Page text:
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OT: Site to site IPSEC VPN speed question

From: mdquerng 
Hi all

Short question: Can anyone tell me if a site to site VPN tunnel (IPSEC in
this case) is limited in both the upstream and downstream bandwidth by the
slowest bandwidth (usually upstream) of the slowest endpoint.

Much longer explanation: I have a customer in Chattanooga that has EPB's 100
Professional service (100 down/100 up, SLA, etc.). They have a branch office
that has Comcast Business (asymmetric) service and another one that has
Charter Business (asymmetric) service (I know). I have created site to site
static VPN connections from the branch offices to the Chattanooga office
using Cisco ASA-5505 devices at each location.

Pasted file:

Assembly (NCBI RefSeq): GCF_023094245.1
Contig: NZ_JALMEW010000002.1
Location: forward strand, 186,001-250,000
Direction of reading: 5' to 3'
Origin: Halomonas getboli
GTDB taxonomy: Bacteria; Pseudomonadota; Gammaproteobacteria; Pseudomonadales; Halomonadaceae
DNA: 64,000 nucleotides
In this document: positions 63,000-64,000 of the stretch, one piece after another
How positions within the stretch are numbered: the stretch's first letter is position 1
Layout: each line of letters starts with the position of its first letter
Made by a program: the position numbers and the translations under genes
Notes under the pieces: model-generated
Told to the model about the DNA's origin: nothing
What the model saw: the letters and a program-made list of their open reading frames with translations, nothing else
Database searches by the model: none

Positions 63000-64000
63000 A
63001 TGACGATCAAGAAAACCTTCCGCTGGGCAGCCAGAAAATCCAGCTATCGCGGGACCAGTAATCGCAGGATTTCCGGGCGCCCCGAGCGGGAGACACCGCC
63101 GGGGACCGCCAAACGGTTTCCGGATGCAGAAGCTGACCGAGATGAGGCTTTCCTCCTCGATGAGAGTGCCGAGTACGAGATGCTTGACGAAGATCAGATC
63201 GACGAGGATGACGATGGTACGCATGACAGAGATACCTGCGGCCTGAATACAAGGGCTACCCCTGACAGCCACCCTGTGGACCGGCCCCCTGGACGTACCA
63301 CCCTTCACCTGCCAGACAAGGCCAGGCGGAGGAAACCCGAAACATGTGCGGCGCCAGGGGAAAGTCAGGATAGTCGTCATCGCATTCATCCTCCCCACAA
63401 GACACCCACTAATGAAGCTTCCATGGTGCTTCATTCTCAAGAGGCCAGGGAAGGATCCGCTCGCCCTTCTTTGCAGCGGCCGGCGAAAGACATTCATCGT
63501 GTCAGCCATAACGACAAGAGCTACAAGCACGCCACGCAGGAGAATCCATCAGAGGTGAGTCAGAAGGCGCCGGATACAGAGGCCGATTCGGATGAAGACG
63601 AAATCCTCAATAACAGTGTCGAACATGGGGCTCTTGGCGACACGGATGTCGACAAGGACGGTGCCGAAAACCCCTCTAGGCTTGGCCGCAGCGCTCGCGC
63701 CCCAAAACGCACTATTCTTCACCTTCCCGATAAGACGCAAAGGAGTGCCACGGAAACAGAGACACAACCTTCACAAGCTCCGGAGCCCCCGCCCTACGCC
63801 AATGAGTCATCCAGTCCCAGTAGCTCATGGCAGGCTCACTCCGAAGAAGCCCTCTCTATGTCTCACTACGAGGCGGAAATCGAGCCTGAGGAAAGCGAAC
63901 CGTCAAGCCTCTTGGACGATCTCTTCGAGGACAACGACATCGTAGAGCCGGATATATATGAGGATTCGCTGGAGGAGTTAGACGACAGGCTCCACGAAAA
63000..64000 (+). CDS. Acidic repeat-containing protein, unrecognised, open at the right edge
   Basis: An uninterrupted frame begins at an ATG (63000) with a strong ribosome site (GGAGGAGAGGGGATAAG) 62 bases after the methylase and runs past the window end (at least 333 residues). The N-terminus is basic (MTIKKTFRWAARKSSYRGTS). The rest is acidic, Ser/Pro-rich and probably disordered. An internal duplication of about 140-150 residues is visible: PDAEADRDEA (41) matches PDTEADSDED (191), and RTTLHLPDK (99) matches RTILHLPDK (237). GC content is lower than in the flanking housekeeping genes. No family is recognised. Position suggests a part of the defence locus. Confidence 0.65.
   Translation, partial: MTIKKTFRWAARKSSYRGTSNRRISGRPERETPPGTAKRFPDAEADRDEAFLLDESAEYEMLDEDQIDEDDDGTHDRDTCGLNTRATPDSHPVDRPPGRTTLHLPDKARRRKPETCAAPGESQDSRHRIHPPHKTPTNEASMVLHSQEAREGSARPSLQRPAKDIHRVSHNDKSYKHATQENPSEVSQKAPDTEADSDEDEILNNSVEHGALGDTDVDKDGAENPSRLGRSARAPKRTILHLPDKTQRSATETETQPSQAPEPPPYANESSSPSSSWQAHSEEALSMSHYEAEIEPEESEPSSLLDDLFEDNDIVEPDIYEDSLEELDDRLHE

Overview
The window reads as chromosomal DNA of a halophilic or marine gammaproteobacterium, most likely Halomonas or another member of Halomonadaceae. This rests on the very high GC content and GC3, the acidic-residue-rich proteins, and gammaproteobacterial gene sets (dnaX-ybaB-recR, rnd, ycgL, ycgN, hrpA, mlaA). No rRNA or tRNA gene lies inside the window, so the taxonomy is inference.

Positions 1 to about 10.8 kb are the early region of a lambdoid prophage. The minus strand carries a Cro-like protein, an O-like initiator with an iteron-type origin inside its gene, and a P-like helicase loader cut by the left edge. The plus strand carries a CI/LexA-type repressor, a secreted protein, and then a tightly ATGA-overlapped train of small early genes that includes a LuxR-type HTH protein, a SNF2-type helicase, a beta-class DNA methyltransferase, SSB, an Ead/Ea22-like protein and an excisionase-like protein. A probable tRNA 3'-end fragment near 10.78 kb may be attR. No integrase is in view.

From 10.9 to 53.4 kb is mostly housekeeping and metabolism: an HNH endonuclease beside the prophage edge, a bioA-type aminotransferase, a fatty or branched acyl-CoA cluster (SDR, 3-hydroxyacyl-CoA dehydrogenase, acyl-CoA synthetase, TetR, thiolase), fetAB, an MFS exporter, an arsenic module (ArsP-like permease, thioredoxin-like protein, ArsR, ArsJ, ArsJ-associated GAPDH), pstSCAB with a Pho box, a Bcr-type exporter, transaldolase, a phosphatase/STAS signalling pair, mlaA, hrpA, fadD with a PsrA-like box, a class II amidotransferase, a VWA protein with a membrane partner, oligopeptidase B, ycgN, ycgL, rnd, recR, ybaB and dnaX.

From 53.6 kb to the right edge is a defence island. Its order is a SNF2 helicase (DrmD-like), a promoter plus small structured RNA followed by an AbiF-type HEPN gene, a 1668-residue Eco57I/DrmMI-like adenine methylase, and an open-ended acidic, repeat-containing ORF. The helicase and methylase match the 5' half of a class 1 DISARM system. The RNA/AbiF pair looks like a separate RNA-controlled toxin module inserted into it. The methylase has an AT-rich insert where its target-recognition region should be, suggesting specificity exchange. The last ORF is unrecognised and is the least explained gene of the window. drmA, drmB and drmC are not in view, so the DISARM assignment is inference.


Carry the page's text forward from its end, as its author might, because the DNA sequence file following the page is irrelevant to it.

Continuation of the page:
The bandwidth requirements over the VPN are extreme for this particular
client. Basic internet speed testing from all the branches establishes the
following rough internet connection speeds:

Chattanooga office: (EPB speed test) 94 down/85 up
Branch office 1: (Comcast Business speed test) 91 down/11 up
Branch office 2: (Charter Business speed test) 83 down/7 up

When I do an iperf speed test across the VPN tunnel where the Chattanooga
office is the iperf server and each branch office is the client, I get the
following results:

Branch office 1: (iperf to Chattanooga) 10 down/10 up
Branch office 2: (iperf to Chattanooga) 6 down/6 up

I have never really thought about this before since my client's VPN speed
requirements have been very modest to this point. It appears that the speeds
I'm measuring over the tunnel with iperf at each branch office almost
exactly match the limited upload bandwidth at the respective branch. This
leads me to believe that IPSEC VPN tunnel bandwidth must need to be

I understand that IPSEC will certainly require some overhead on the
bandwidth available and I've also looked into tweaking TCP MTU/MSS settings,
possible interface issues, etc. However, it seems very odd to me that the up
and down bandwidth through the VPN tunnel at each branch almost exactly